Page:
This Jacobean tragic-comedy by Philip Massinger explores the cultural conflict between Christian Europe and Muslim North Africa experienced when the two began to travel and trade in the early modern period. The play is peopled with merchants and pirates and the somewhat convoluted plot involves conversions between both faiths, disguise, kidnap and clandestine marriage. The play is one of many of the period exploring the tantalising and sometimes threatening "other" world of other religions and cultures and as such is studied alongside more familiar plays such as Othello and The Merchant of Venice. Michael Neill explores the themes as well as the pure theatrical joy of this fast-paced play, putting it in its historical context as well as discussing how it resonates with modern audiences and readers today.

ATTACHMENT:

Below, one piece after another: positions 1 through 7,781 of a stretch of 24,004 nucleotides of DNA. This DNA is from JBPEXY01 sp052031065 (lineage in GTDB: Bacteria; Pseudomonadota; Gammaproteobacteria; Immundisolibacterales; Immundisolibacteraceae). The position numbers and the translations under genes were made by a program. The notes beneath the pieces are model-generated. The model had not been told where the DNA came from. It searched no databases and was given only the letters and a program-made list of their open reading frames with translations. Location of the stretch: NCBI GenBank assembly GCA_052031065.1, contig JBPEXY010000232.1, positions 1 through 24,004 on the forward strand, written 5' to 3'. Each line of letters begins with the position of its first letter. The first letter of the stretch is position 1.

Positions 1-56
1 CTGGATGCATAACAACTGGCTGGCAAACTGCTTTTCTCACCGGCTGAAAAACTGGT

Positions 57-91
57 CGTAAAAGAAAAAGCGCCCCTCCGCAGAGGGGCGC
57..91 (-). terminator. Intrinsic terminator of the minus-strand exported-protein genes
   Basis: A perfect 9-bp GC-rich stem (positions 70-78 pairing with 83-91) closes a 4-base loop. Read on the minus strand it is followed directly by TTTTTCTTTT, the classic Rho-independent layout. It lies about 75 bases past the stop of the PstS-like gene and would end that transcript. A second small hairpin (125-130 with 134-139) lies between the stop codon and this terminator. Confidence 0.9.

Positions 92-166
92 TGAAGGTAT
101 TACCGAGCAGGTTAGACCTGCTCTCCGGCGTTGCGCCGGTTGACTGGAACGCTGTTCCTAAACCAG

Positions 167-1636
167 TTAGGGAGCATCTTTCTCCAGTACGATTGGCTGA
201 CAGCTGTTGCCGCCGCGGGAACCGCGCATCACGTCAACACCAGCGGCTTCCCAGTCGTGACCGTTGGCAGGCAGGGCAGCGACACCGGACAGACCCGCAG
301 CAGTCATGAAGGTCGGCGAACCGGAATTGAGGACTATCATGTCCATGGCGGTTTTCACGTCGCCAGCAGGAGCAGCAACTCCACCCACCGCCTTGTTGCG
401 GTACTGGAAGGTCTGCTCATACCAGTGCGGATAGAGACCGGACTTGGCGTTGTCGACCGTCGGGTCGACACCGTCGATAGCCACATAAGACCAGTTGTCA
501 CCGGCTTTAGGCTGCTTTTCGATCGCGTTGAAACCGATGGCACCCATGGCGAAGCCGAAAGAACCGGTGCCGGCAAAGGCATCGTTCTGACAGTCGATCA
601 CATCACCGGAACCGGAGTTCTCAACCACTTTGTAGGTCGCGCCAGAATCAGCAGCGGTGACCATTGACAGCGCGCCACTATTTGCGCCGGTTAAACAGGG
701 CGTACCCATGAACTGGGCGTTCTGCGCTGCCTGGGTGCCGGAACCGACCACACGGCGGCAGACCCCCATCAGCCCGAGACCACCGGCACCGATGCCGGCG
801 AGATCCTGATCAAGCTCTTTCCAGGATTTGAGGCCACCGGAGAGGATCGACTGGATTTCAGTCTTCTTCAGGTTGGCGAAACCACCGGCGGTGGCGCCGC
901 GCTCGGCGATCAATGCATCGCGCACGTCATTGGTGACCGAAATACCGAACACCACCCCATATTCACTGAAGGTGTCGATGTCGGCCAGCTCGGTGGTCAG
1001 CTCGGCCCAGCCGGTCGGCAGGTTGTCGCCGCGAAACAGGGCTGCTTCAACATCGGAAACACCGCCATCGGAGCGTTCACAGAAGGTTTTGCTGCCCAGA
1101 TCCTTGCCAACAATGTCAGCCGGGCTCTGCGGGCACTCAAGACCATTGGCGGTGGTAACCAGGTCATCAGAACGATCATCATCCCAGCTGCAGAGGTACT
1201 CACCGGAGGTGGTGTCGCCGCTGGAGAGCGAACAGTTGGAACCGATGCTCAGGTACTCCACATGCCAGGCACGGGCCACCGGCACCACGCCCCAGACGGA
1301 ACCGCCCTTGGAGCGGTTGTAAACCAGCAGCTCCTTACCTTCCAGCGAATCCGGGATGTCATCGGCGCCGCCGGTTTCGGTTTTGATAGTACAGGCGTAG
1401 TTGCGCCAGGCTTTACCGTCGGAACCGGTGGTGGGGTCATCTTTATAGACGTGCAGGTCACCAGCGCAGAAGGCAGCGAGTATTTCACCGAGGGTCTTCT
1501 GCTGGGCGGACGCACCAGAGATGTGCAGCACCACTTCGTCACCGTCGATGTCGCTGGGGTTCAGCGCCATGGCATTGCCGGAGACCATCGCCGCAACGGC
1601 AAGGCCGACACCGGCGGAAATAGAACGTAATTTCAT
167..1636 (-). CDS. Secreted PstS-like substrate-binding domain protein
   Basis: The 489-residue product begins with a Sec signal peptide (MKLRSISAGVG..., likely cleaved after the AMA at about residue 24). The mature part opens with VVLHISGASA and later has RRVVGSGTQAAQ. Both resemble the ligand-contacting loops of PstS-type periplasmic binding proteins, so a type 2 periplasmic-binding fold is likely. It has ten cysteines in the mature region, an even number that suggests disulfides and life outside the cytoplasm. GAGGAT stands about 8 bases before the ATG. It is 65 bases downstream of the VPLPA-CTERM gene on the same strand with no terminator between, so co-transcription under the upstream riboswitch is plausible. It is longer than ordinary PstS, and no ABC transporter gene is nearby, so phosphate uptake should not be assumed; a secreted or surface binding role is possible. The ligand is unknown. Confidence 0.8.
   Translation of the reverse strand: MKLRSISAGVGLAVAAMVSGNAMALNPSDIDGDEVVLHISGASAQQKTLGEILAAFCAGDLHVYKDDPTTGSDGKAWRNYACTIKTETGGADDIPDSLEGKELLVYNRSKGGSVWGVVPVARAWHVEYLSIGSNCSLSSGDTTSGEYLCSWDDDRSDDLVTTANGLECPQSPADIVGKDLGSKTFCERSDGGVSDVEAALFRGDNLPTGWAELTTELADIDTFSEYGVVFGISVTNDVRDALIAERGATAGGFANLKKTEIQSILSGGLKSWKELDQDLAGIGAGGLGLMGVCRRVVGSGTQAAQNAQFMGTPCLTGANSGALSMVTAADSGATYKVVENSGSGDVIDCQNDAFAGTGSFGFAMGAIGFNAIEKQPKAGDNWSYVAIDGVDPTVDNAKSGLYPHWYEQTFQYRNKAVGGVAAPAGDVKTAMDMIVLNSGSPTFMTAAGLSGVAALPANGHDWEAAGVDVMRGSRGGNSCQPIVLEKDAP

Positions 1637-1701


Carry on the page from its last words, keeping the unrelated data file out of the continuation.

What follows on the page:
Michael Neill is a Professor at the University of Auckland, New Zealand.